We next wondered whether these between-cell type gene-property relationships might be predictive of cell-to-cell heterogeneity within a given cell type. We reasoned that the recently developed PatchSeq methodology, allowing morphological, electrophysiological, and transcriptomic characterization from the same single cell, presents a unique opportunity to test this possibility [12]. While these data at present are limited by relatively modest sample sizes and technical factors such as inefficient mRNA capture and potential off-target cellular mRNA contamination [27], we nonetheless sought to use these data to assess the nature of within-cell type gene-property relationships.

To this end, we performed an integrated analysis of 5 PatchSeq datasets, with each dataset characterizing transcriptomic and electrophysiological diversity of mouse forebrain inhibitory cells from the neocortex, hippocampus, and striatum (Table 1). We chose to focus on inhibitory neurons here as these were present in each of the PatchSeq datasets. Our analysis includes one novel dataset of 19 Pvalb-Cre positive interneurons recorded in region CA1 of the mouse hippocampus, reported here for the first time. Cells in this dataset (referred to as the Bengtsson Gonzales dataset), were characterized as described in [15].

Table 1. Description of PatchSeq datasets re-analyzed in this study.

Depending on the dataset, RNA amplification was performed using variations on single-cell-tagged reverse transcription (STRT) [31] or Switching Mechanism At the end of the 5’-end of the RNA Transcript (SMART) [32]. The Bengtsson Gonzales dataset reflects a novel dataset reported here for the first time.

To jointly analyze these PatchSeq datasets, we first mapped PatchSeq sampled cells to the subclass level (i.e., major cell type level; e.g., Pvalb, Sst, Vip; defined in S4 Table) as defined by as defined by cellular dissociation-based single-cell RNAseq reference atlases from the cortex and striatum (see Methods) [15,20]. Next, for each major cell type, we identified genes that are highly variable in their expression levels within cells of the same type. We reasoned that these highly-variable genes might be those most likely to drive or appear correlated with electrophysiological heterogeneity within each cell type. Lastly, we performed a joint analysis across PatchSeq datasets to assess the strength of gene-property relationships within cell types where the gene was highly variable. Here, we used a mixed-effects regression model, with gene expression as a fixed effect and dataset and cell type as random effects and with cells weighted by their estimated transcriptome quality (see Methods).

Despite the limitations of the PatchSeq data, we found a small number of genes whose expression levels were significantly associated with cell-to-cell electrophysiological heterogeneity within cell types (FDR = 0.1; Fig 5A). For example, we found that expression of Kcna1, which encodes the potassium channel Kv1.1, was inversely correlated with AP half-width (Fig 5B; BetaPatchSeq = -0.0484 ± 0.0106, qPatchSeq = 0.0683) within hippocampal Pvalb and striatum Pthlh cells (the only cell types in which the variability in Kcna1 expression met our threshold for analysis). Importantly, there was also a significant relationship with the same directionality for Kcna1 and AP half-width in the AIBS dataset (Betaclass-conditional = -0.048 ± 0.011, qclass-conditional = 0.001). Moreover, the relationship between Kcna1/Kv1.1 expression and action potential width has been experimentally reported previously [28].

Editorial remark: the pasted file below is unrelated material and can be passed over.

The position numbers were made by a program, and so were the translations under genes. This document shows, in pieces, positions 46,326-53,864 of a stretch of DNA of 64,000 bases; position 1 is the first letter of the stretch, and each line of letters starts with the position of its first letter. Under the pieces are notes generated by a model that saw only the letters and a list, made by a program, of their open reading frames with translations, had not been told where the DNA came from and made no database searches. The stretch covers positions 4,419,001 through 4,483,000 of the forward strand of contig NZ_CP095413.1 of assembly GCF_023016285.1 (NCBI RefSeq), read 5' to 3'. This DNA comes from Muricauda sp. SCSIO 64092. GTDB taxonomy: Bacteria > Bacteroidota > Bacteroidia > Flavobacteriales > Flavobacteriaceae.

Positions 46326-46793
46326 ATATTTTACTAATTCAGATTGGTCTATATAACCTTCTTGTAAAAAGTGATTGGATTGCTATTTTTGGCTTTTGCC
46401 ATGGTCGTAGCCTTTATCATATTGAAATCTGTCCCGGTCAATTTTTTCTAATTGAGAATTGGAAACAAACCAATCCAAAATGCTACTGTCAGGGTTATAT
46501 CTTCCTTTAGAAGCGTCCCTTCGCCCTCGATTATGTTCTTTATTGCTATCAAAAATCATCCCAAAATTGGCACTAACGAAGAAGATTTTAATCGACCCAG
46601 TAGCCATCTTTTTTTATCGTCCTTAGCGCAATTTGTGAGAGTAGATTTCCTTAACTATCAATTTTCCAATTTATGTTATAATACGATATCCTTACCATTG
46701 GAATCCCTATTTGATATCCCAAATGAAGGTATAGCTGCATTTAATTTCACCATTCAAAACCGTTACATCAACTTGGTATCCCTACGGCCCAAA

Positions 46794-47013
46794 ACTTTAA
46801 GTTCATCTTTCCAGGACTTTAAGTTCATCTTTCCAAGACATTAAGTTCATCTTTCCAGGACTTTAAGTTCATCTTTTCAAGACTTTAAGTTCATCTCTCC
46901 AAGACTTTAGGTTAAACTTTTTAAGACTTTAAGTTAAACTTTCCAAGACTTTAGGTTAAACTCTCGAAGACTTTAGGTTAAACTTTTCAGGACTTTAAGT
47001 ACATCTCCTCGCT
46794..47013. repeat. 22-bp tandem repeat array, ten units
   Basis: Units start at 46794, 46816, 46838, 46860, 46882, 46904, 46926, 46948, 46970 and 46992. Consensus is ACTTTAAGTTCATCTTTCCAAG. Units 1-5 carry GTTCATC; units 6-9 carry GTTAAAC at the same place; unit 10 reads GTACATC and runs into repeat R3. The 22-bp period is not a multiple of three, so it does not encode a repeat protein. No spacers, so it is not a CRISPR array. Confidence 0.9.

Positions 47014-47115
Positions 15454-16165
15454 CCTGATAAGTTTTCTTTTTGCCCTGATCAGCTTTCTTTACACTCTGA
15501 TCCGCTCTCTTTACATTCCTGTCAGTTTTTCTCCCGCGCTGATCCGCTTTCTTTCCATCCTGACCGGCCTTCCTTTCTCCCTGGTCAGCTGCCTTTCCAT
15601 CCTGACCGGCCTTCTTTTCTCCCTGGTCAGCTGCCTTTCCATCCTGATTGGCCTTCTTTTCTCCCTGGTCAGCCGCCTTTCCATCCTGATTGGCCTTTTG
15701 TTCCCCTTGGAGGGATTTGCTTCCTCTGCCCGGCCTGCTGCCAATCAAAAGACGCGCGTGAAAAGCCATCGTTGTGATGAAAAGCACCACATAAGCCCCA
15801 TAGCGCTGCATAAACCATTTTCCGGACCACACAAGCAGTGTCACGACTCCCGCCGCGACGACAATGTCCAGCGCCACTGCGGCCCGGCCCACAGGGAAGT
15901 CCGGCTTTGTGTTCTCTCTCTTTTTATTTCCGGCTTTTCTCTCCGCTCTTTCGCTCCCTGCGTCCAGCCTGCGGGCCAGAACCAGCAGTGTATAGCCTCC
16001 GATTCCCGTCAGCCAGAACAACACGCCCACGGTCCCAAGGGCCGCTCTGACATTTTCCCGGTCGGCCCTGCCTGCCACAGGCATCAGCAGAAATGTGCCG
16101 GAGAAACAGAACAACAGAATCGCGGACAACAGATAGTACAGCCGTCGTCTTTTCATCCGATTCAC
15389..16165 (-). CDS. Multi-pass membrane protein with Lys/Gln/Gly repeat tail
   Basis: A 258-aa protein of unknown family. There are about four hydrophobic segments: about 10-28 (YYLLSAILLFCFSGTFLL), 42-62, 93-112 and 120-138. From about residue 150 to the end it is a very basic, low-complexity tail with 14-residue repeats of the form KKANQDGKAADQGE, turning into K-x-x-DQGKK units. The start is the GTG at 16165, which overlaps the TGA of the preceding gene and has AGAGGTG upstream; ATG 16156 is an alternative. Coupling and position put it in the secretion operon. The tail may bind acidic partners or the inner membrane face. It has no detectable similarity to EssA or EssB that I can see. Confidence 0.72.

Fig 5.

Assessing gene-property relationships within cell subclasses using PatchSeq (A) Number of genes associated with each electrophysiological property based on a joint cross-laboratory analysis of 5 PatchSeq datasets. Genes shown are significant at FDR = 0.1, based on a mixed-effects regression model, treating gene expression as a fixed effect and dataset identity and cell type as random effects. Bar color denotes overlap of PatchSeq based gene-property relationships with analogous relationships from the AIBS class-conditional model analysis. Note that analysis of gene-property relationships in the PatchSeq datasets are independent from those in the AIBS cell types analysis. (B, C) Examples of genes showing significant associations with electrophysiological features in the class-conditional analysis of the AIBS dataset (left-most panel) and the mixed-effects analysis of the PatchSeq datasets (other panels). Dataset name and cell type is shown in the subpanel title and solid lines indicate linear fits within cell classes (AIBS) or fits within each PatchSeq dataset and cell type, after weighting cells by transcriptome-quality (see Methods). Based on differences in mRNA quantification, x-axis units for AIBS, Cadwell, and Földy datasets are log2 (CPM+1), and for Bengtsson Gonzales, Muñoz, and Fuzik datasets are log2 normalized molecule counts (normalized to 2000 unique molecules per cell).